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Part VI: Parallel and Distributed Environments

Multi-Resolutional Parallel Isosurface Extraction based on Tetrahedral Bisection

Thomas Gerstner and Martin Rumpf

Nowadays, multi-resolution visualisation methods become an indispensable ingredient of real time interactive post processing. We will here present an efficient approach for tetrahedral grids recursively generated by bisection, which is based on a more general method for arbitrary nested grids. It especially applies to regular grids, the hexahendra of which are procedurally subdivided into tetrahedra. Besides different types of error indicators, we especially focus on improving the algorithm's performance and reducing the memory requirements. Furthermore, parallelisation combined with an appropriate load balancing on multiprocessor workstations is discussed.

A Volume Rendering Crossbar and SRAM-Based Hardware

Miron Deyssenroth, Martijn de Boer, Alexander Gropl, Jurgen Hesser and Reinhard Manner

This chapter introduces an architecture, which combines flexibility and direct hardware support for the shading and compositing part of volume rendering. Flexibility is required for the implementation of different rendering models such as the Heidelberg Raytracer or raycasting. We propose an architecture based upon lookup tables (LUT) and crossbar switches as basic building blocks. This fully pipelined system has been simulated in C and a floorplan has been designed. An operation speed of 40-45 MHz has been estimated. The data path has been limited to 8-9 bits due to the lookup table approach. The error induced by this data path reduction could be limited by increasing accuracy during compositing.

Algorithmically Optimised Real-Time Volume Rendering

Bernd Vettermann, Jurgen Hesser and Reinhard Manner

One of the most difficult problems in volume rendering hardware architectures is to provide an efficient hardware integration of algorithmic optimisation techniques like, space leaping and early ray termination. An architecture, which solves this problem, is presented in this chapter. It is based on a mutlithreaded approach that overcomes branch hazards caused by these algorithmic optimisation techniques. Additionally, a new memory architecture suitable for the mutlithreaded processing of rays is presented. Simulations show efficiencies of up to 97% (only 3% idle time) for the full system. A frame rate of 132 Hz for a data set of 256x256x128 and up to 4 Hz for 10243 voxels has been found by simulation.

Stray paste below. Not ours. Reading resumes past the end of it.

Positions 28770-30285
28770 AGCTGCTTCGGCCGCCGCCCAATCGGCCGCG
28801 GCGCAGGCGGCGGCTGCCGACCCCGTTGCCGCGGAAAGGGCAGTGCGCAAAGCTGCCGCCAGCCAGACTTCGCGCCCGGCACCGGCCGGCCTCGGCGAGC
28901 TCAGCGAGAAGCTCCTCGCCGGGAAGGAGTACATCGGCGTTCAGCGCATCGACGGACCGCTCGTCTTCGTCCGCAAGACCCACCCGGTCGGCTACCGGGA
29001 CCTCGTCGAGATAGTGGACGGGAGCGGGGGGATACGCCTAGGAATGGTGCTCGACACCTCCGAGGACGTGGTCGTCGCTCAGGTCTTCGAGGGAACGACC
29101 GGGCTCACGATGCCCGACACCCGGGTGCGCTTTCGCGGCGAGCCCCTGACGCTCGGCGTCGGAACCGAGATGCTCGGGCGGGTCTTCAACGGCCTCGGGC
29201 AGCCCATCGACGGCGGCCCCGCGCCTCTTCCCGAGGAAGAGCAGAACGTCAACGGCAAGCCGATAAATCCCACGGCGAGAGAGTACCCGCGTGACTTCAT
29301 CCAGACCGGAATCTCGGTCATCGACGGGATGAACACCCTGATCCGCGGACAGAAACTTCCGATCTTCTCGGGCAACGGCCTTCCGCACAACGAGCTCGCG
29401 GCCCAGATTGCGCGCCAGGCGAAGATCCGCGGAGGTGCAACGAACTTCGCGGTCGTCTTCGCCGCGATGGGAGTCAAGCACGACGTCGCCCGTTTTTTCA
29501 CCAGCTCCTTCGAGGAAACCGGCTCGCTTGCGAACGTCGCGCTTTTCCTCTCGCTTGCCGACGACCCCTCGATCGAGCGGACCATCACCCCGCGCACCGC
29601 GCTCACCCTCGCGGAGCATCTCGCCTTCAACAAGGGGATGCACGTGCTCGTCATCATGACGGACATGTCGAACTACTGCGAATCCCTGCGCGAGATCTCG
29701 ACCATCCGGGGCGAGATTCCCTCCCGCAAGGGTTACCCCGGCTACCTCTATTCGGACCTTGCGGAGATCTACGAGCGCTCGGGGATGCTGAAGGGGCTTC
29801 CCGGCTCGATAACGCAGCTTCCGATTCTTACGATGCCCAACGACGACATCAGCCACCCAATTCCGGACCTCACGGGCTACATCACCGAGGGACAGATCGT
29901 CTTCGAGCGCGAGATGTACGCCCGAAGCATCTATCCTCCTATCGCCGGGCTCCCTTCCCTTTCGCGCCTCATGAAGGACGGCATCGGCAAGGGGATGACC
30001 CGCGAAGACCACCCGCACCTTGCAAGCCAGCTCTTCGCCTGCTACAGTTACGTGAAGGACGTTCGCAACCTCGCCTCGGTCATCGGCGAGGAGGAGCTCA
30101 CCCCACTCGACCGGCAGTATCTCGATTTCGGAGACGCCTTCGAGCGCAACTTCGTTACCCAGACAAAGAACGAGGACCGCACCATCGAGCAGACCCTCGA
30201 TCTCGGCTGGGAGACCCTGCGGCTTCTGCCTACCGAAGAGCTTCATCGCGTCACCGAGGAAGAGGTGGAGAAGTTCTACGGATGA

Hardware Accelerated Voxelisation

Shiaofen Fang and Hongsheng Chen

This chapter presents a hardware accelerated approach to the voxelisation of a wide range of 3D objects, including curves/surfaces, solids, and geometric and volumetric CSG models. The algorithms generate slices of the object models using a surface graphics processor to form the final volume representations. Boolean operations in a volumetric CSG model are carried out using frame buffer blending functions. By storing the resulting volume in the 3D texture memory, the algorithms can also volume rendering the models in real time by 3D texture mapping. As a result, we are able to perform interactive object manipulations and Boolean operations in an intermixed environment of geometric and volumetric objects under a unified volume graphics framework.

For images, and relevant information on this and other projects, please visit

Volume Graphics and the Internet

Ken Brodlie and Jason Wood

The Internet offers opportunities to volume visualisation in two ways: by linking computers, and by linking humans. In this review, we look at distributed processing of visualisation data, particularly via the World Wide Web. We introduce a classification scheme that aims to provide a structure for the field. We also look at collaborative visualisation, where the Internet links humans so that they can co-operate in the analysis of research results. We show that the popular class of Modular Visualisation Environments can be extended to multi-user operation, and we describe in particular an extension of IRIS Explorer which is now available off-the-shelf. For images, and relevant information on this and other projects, please visit

Page Editor: Andrew S. Winter Last Updated:1 February 2001